September 10, 2016

HOMILY FOR THE TWENTY-FOURTH SUNDAY IN ORDINARY TIME, YEAR C ( SEPT. 11)


HOMILY FOR THE TWENTY-FOURTH SUNDAY IN ORDINARY TIME, YEAR C ( SEPT. 11)

Ronald Stephens
Bishop of Holy Trinity Diocese and St. Andrew’s Cathedral Parish
The Catholic Apostolic Church in North America (CACINA)

Today’s readings are all about God’s response to our sinful nature, a response that always tempers justice with mercy. I don’t think anyone can combine these two things without having some empathy for the sinner, be it an understanding of why they acted, or simply just a great love for that person.  Someone does something wrong to us. Our immediate reaction is often to see that justice is meted out. This is the black and white, eye-for-an-eye approach. It is the approach the early Bible period took because their thought had not matured to a point where they could see beyond black and white issues. You do this and you suffer the consequences!
But if we walk in another’s shoes, we gain an understanding of what led them to that sin or that behavior. We may then temper our judgment with mercy.  Or if we love someone, like a son or daughter, the love alone may temper that judgment.
In our first reading, God has been so good to the Israelites. Yet, when Moses is out of their sight for a few days, they get frightened and turn to worshipping idols again. God is furious with them, but Moses tries to make God see what is happening with them through the eyes of a sinner, himself. Moses asks God to remember all the good things – how they followed Moses out of Egypt, trusting in the Lord, how they wandered the desert for 40 years, again trusting that God would make things better. God listened to Moses and through his mercy was able to pull back and change his mind about punishing them.
Similarly, in Paul’s letter to Timothy, we hear how Paul felt he should have been judged quite severely by God for his violence against Christians, for his persecution of the early church. But God tempered that with mercy because God understood that Paul “acted ignorantly in unbelief”, just as Paul says he will do with all sinners. Through his son, Jesus Christ, God has been able to empathize as well as love mankind. God was able then to use Paul as an example to other people, of how God could be merciful to great sinners.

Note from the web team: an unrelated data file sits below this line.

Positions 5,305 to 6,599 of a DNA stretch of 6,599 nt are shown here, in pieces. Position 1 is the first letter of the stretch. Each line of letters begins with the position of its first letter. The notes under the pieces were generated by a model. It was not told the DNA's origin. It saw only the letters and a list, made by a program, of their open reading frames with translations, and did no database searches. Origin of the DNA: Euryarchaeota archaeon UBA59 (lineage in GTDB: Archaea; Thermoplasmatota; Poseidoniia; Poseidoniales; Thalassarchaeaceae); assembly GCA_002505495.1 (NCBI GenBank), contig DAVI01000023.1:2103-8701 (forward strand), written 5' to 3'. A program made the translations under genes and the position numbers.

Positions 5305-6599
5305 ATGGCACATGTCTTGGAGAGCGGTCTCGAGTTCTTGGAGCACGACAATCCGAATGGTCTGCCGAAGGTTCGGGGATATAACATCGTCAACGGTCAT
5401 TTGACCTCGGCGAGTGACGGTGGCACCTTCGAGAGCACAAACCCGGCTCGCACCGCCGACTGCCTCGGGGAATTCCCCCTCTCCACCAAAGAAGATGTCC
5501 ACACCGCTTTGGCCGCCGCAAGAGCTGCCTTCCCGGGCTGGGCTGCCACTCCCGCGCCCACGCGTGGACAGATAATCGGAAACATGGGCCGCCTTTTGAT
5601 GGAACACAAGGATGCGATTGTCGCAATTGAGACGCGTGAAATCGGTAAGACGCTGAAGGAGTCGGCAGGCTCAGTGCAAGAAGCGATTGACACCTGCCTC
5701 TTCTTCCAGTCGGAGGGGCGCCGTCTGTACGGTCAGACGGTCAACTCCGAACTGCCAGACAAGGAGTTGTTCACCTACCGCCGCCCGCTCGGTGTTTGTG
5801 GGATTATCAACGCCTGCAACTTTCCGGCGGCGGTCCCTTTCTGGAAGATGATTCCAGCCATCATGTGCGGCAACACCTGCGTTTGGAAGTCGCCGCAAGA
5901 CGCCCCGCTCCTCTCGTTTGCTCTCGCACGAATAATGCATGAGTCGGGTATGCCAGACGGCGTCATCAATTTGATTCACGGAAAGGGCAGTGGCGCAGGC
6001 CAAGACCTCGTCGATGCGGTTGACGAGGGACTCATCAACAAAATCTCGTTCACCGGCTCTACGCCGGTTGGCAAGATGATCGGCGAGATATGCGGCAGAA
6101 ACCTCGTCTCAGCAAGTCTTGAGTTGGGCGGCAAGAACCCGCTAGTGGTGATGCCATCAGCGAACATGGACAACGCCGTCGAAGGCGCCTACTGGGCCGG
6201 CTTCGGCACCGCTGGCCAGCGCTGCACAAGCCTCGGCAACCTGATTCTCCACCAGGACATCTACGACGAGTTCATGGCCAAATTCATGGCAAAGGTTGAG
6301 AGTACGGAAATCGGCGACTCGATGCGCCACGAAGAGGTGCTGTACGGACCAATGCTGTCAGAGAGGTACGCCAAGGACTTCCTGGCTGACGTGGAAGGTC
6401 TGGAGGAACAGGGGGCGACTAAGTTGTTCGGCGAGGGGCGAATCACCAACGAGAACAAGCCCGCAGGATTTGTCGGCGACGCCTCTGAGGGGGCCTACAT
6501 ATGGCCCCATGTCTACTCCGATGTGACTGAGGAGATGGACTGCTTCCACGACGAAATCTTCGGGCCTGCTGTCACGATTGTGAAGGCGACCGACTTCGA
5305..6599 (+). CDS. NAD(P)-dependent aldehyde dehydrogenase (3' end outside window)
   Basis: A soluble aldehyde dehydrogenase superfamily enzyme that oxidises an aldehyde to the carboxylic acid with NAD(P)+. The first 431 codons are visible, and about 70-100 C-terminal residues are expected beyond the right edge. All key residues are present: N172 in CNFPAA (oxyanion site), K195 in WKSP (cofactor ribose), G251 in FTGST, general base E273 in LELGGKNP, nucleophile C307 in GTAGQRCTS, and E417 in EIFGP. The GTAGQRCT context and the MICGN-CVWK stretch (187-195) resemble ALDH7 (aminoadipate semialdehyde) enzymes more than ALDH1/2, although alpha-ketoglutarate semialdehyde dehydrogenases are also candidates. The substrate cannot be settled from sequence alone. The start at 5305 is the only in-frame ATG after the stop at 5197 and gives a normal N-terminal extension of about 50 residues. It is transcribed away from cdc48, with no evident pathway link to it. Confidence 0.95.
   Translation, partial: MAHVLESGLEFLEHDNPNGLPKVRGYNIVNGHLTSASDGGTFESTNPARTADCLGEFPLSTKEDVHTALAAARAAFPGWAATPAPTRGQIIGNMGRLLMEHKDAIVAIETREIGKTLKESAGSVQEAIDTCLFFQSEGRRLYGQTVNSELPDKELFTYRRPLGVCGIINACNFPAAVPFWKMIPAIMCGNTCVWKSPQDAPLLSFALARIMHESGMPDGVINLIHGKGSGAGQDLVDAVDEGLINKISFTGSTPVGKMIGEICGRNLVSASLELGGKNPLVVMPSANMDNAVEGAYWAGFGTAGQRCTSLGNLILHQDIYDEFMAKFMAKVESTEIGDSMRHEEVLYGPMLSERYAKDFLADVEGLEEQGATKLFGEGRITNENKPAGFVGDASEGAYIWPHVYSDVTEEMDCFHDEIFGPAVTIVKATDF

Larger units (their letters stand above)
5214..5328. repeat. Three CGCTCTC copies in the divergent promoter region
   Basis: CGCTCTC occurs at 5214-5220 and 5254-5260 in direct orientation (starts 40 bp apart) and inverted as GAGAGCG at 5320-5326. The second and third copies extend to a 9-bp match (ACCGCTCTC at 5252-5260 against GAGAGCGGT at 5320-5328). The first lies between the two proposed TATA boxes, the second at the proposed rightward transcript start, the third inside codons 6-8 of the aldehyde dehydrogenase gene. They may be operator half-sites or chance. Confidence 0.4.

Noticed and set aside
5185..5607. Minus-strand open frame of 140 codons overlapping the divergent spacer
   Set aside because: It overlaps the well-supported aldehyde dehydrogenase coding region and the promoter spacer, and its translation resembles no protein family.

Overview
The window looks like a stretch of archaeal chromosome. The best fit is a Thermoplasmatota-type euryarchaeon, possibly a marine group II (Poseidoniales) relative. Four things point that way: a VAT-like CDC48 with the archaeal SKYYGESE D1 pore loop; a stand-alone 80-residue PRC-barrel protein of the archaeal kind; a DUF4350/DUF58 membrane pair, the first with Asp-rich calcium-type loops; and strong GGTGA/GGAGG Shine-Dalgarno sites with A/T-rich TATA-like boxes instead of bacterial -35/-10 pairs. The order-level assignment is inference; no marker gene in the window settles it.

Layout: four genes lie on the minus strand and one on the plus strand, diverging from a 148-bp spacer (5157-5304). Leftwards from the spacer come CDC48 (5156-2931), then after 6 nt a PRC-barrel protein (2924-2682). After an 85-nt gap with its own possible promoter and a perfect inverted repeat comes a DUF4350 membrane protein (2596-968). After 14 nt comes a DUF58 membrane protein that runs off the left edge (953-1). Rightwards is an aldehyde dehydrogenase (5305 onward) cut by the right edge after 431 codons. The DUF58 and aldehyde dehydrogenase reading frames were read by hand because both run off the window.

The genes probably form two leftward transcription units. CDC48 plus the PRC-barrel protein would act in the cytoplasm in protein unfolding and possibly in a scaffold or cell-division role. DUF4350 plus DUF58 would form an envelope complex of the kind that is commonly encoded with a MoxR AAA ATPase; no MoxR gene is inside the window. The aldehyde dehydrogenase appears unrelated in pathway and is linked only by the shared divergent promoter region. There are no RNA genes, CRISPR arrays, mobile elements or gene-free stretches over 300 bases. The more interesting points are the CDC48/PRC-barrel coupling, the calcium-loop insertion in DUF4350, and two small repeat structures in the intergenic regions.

Our Gospel is long today, and has many things we could talk about, but let’s simply look at how the father treats his prodigal son. How upsetting it must have been for the father when the son proved himself ungrateful, when he left his family behind and led a sinful, dissolute life. Many parents would be tempted to be black and white.  “You treat me like this! You are cut off completely!” How many fathers do we hear of today have done that to a gay son or daughter, or dismissed a child because he sought out a profession not to his liking, or who was disrespectful to his parents, or who abused drugs, or stole money from them.
But this parent of the prodigal was, as the Scripture says, “filled with compassion” for his child. He could have resentfully taken him back, but relegated him to the other servants’ quarters. But, no, through compassion, through empathy, he was able to temper the boy’s rashness with mercy and could only rejoice that the boy had made a right decision in coming home.
The other brother had not yet matured. He still saw things in terms of black and white.  He treated his father and the family badly and he should be punished for it.  His behavior was very child-like – he was a pouting child!
The parables that precede the Prodigal Son story are also examples of this merciful, loving side of God.  God is the shepherd that will leave his other sheep to go after the stray. God is the woman who will spend hours looking for the one lost coin.
It is interesting to note that this whole series of parables are all a result of Jesus being accused by the Pharisees of him eating and drinking with sinners. The fact that God has become one of us, and did eat and drink with sinners, shows great empathy for those sinners. God loves them, God wants them back, God will attempt anything to get that to happen, short of taking away our free will.
We might also note that many parables end with a banquet, much like the one Jesus is at. Our coming together at Mass in all our sinfulness and Godliness is the visible sign that God has connected with humanity, and that the breaking of bread is symbolic of the merciful side of God. We are today at the banquet the father prepared for the prodigal child. All we need do is ask for forgiveness, as we do in the “I confess” at beginning of Mass.
I finish with a question that continues to bother me and comes from these readings: Why are we so put off or even offended when God does something good or accepts those whom we don’t think merit it? We too need to have empathy, to walk in the shoes of those less fortunate. We need to be like God!
And this is the challenge I leave you with today from the Good News of God’s tempering justice with a healthy dose of mercy!

God bless.